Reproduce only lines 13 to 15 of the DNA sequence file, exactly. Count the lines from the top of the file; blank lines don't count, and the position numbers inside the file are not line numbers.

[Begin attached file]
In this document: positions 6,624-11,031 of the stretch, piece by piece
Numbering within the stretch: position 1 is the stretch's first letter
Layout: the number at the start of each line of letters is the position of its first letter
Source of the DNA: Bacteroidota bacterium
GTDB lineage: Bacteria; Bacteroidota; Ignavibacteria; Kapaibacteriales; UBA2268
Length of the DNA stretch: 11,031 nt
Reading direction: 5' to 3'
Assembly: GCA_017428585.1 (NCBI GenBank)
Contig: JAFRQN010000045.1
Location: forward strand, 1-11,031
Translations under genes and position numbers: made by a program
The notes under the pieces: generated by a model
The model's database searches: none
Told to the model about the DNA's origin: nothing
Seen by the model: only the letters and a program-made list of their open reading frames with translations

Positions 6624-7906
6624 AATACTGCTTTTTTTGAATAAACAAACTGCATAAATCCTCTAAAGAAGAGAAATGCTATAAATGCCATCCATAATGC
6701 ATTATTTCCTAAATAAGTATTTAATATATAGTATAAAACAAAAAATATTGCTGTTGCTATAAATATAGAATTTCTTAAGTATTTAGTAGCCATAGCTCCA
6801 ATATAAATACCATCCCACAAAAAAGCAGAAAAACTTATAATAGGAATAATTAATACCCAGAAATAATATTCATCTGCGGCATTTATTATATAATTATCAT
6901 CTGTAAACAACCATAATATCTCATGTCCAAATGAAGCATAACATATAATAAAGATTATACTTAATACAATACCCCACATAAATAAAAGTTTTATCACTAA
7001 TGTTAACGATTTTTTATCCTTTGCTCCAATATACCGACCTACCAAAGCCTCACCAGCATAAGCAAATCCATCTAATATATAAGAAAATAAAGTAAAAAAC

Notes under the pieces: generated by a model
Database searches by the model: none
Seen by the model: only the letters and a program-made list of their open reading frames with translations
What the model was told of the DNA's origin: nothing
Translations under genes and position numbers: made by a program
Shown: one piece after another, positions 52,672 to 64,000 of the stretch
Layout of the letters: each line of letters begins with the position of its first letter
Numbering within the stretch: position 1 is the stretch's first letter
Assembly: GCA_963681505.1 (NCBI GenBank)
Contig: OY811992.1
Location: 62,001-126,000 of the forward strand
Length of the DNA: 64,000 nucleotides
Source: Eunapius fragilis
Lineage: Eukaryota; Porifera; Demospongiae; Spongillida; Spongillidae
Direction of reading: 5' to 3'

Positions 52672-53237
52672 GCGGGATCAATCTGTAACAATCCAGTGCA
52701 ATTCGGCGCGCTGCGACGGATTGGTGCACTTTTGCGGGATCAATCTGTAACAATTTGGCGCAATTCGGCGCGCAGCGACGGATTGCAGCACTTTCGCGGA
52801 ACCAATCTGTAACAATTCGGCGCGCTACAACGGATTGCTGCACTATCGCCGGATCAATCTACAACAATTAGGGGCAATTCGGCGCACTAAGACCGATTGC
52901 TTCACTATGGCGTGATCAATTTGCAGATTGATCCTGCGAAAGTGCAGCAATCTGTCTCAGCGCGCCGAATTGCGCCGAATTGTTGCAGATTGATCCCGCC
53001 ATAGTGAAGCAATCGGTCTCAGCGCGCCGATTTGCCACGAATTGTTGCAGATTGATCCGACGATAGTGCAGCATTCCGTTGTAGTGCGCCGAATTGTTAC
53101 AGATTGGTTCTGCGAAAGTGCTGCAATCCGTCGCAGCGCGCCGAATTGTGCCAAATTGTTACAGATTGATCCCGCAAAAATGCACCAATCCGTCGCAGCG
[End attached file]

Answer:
The model's database searches: none
Told to the model about the DNA's origin: nothing
Seen by the model: only the letters and a program-made list of their open reading frames with translations